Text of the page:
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GAME-BASED LEARNING

Game Based Learning

What is it?

Game-based learning involves students using game development concepts and software to create their own games. Game-based activities are highly engaging and motivating for students and, when embedded within the curriculum, can be a highly effective way for students to learn. When students create games, they have the opportunity to become involved with authentic collaborative projects that enhance their problem-solving, communication and teamwork skills. Game-making also helps students develop the three types of thinking that the Digital Technologies curriculum is based around—systems, design and computational thinking. The thinking and skills described above that can be developed through this learning process are highly desirable for workplaces of the future.

Research suggests that game-based learning encourages participation and learning in STEM subjects (Jackson, 2014). Furthermore, research indicates that 'games enhance a range of cognitive functions and generate responses in the brain associated with attention and learning'. (Australian Council for Educational Research, 2016)

References
Jackson, D (2014). STEM growth: Getting students interested in the sciences. (Australia: ACER Research Developments).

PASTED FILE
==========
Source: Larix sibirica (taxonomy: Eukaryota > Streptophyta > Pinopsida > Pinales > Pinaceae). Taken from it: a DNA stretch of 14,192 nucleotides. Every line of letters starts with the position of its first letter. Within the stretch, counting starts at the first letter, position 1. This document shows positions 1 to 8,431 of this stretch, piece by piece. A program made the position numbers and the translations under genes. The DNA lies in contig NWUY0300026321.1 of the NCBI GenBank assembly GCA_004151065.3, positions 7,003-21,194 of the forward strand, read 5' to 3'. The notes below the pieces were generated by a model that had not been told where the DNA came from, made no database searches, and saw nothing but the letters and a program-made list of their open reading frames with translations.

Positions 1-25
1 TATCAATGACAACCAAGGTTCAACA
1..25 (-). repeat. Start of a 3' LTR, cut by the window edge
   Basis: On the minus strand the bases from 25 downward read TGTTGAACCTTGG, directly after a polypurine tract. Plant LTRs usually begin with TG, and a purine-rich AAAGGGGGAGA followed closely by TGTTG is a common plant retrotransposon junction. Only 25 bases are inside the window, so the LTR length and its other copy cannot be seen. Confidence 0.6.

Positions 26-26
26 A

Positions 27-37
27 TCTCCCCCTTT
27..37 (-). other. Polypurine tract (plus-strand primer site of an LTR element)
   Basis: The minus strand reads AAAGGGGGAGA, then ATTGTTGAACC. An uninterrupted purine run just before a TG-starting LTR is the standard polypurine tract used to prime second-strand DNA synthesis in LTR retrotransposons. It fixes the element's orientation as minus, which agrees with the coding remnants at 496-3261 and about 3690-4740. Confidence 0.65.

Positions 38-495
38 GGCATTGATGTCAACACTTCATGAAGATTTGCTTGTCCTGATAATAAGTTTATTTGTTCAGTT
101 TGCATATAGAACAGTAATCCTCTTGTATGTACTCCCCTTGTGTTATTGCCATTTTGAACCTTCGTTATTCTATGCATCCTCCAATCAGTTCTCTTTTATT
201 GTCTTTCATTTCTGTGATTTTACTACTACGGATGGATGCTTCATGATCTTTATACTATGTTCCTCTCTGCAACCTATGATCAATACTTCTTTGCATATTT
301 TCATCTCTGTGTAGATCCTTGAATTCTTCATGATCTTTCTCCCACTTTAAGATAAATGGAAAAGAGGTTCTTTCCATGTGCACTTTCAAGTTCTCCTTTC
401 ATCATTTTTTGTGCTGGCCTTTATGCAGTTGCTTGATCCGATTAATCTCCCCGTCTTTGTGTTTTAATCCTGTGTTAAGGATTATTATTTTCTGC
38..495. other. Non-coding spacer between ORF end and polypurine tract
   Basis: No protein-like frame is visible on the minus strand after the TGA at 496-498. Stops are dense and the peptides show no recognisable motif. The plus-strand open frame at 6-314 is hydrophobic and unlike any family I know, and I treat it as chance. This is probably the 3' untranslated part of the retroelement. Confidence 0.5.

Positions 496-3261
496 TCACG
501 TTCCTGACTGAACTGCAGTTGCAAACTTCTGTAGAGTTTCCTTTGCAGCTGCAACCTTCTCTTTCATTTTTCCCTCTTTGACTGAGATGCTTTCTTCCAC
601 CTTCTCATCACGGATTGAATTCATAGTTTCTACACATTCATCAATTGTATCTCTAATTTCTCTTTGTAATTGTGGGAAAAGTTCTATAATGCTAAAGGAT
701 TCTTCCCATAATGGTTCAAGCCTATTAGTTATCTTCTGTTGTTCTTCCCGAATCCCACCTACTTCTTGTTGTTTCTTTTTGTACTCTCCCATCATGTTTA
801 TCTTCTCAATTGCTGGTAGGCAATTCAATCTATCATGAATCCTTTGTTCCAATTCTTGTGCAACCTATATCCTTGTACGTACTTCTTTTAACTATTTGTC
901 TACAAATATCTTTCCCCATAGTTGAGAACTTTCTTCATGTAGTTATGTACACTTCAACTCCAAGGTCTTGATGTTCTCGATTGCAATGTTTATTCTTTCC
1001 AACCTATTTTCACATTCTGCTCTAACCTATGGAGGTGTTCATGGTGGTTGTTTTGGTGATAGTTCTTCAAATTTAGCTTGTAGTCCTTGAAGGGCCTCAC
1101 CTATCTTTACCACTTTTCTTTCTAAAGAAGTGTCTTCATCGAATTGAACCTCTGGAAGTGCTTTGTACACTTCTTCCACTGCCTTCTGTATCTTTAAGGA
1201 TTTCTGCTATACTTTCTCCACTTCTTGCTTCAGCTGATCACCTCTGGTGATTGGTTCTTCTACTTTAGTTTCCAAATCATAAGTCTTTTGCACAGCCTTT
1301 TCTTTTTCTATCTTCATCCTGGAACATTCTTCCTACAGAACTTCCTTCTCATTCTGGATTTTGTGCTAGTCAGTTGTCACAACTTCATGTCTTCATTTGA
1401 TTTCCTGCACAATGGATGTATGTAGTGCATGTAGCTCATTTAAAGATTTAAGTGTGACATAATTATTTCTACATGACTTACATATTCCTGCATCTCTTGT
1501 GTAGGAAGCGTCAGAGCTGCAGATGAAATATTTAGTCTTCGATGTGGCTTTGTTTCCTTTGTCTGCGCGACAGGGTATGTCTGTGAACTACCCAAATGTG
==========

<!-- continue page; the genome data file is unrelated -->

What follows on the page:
ACER (2016). Video games and STEM. (Australia: ACER Research Developments). Online: https://www.stemgames.org.au/teachers-and-parents.

Applications and games

For the classroom


Case studies


North Fitzroy Primary School

North Fitzroy Primary School

Students as experts

Rosebery Middle School

Rosebery Middle School

Just playing games

Competitions and programs


Australian STEM Video Game Challenge

Australian STEM Video Game Challenge

Learn more about Makerspaces in the library with both student and teacher perspectives.

CoderDojo

CoderDojo

Students aged 7–17 may find a CoderDojo nearby where they can learn to code, develop apps, websites, games and programs.

Curriculum links


Level F - 2:

Follow, describe and represent a sequence of steps and decisions (algorithims) needed to solve simple problems (ACTDIP004).

Level 3 - 4:

Define simple problems, and describe and follow a sequence of steps and decisions (algorithms) needed to solve them (ACTDIP010)

Implement simple digital solutions as visual programs with algorithms involving branching (decisions) and user input (ACTDIP011)

Level 5 - 6:

Design a user interface for a digital system (ACTDIP018)

Design, modify and follow simple algorithms involving sequences of steps, branching, and iteration (repetition) (ACTDIP019)

Implement digital solutions as simple visual programs involving branching, iteration (repetition), and user input (ACTDIP020)

Level 7 - 8:

Design the user experience of a digital system, generating, evaluating and communicating alternative designs (ACTDIP028)

Design algorithms represented diagrammatically and in English, and trace algorithms to predict output for a given input and to identify errors (ACTDIP029)

Implement and modify programs with user interfaces involving branching, iteration and functions in a general-purpose programming language (ACTDIP030)

Level 9 - 10:

Design the user experience of a digital system by evaluating alternative designs against criteria including functionality, accessibility, usability, and aesthetics (ACTDIP039)

Design algorithms represented diagrammatically and in structured English and validate algorithms and programs through tracing and test cases (ACTDIP040)

Implement modular programs, applying selected algorithms and data structures including using an object-oriented programming language (ACTDIP041)